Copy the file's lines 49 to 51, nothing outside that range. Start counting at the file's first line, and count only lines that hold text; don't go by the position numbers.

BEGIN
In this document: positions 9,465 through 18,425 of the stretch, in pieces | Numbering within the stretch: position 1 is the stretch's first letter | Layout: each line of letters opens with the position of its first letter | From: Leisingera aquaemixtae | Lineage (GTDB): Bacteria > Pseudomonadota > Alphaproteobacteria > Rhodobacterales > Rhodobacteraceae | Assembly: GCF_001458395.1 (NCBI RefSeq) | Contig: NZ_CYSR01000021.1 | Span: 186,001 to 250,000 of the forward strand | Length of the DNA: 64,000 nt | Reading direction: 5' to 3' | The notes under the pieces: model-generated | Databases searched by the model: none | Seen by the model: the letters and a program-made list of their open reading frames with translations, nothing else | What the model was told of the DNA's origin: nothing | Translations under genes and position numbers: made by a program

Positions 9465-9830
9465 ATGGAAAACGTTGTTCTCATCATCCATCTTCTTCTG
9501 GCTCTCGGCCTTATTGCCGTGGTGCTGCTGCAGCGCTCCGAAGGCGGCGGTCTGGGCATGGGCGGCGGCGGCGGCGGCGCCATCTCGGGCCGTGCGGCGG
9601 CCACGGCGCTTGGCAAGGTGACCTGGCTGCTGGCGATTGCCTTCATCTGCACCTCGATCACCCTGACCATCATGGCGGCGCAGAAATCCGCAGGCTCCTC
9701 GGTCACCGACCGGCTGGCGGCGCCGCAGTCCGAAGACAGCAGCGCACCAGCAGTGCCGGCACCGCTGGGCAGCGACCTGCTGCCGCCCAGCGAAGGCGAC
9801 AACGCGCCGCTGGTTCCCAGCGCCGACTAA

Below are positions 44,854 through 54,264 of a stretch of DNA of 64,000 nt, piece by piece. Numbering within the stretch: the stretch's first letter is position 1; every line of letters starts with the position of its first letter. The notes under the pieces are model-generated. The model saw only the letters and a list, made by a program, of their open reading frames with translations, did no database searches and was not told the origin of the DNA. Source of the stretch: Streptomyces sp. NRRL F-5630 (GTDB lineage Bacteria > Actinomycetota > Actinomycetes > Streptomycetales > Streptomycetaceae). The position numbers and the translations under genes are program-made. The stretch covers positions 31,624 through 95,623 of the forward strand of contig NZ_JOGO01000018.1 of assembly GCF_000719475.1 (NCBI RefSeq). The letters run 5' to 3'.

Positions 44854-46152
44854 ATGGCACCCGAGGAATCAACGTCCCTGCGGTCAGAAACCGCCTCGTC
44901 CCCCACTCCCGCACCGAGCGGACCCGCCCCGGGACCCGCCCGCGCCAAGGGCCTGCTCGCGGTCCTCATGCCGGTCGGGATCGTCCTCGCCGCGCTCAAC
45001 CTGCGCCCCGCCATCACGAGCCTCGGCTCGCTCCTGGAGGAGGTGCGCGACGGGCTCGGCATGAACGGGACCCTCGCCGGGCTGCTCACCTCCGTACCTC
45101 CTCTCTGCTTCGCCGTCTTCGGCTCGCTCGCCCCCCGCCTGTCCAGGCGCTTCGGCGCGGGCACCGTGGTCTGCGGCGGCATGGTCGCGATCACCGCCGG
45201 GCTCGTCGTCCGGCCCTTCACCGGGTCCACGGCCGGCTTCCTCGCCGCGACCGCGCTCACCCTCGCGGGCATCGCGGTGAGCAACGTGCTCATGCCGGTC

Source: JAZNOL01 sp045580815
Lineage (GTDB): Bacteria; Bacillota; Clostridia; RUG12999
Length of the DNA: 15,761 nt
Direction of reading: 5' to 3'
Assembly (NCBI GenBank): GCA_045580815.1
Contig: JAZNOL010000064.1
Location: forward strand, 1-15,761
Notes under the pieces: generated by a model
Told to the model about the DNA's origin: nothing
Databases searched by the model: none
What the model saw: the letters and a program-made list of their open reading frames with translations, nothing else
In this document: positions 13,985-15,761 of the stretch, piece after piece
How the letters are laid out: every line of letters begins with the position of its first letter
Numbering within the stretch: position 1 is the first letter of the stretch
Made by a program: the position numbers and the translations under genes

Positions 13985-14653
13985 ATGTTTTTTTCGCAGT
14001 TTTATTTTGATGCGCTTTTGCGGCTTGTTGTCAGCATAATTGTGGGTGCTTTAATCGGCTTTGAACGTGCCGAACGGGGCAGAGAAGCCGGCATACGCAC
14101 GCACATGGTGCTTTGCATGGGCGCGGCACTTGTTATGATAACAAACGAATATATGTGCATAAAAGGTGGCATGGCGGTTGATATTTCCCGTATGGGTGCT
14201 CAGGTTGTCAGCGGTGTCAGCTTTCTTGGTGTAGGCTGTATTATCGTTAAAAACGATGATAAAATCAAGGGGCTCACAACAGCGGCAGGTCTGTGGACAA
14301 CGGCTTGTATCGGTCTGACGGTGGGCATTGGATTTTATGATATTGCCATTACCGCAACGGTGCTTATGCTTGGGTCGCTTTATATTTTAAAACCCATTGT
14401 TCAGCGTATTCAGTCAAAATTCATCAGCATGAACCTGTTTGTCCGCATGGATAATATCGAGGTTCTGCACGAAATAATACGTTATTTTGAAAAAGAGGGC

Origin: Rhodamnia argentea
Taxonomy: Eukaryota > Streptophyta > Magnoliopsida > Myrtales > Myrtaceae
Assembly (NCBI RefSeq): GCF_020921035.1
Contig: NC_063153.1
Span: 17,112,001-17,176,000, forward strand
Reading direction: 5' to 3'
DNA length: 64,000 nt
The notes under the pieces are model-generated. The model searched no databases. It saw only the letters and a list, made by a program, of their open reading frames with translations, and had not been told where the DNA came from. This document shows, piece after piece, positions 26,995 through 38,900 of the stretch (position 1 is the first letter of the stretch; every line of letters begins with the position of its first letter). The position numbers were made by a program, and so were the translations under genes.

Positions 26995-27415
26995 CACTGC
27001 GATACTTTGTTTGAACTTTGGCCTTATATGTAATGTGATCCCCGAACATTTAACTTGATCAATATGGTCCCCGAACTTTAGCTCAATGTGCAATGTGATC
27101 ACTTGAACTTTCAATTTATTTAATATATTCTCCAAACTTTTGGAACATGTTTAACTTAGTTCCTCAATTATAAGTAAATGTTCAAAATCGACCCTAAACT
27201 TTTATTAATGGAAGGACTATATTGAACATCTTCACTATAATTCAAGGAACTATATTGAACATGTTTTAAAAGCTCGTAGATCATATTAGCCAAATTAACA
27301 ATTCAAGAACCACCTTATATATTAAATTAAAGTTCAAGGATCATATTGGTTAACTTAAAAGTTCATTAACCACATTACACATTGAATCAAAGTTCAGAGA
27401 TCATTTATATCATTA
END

27201 TTTATTAATGGAAGGACTATATTGAACATCTTCACTATAATTCAAGGAACTATATTGAACATGTTTTAAAAGCTCGTAGATCATATTAGCCAAATTAACA
27301 ATTCAAGAACCACCTTATATATTAAATTAAAGTTCAAGGATCATATTGGTTAACTTAAAAGTTCATTAACCACATTACACATTGAATCAAAGTTCAGAGA
27401 TCATTTATATCATTA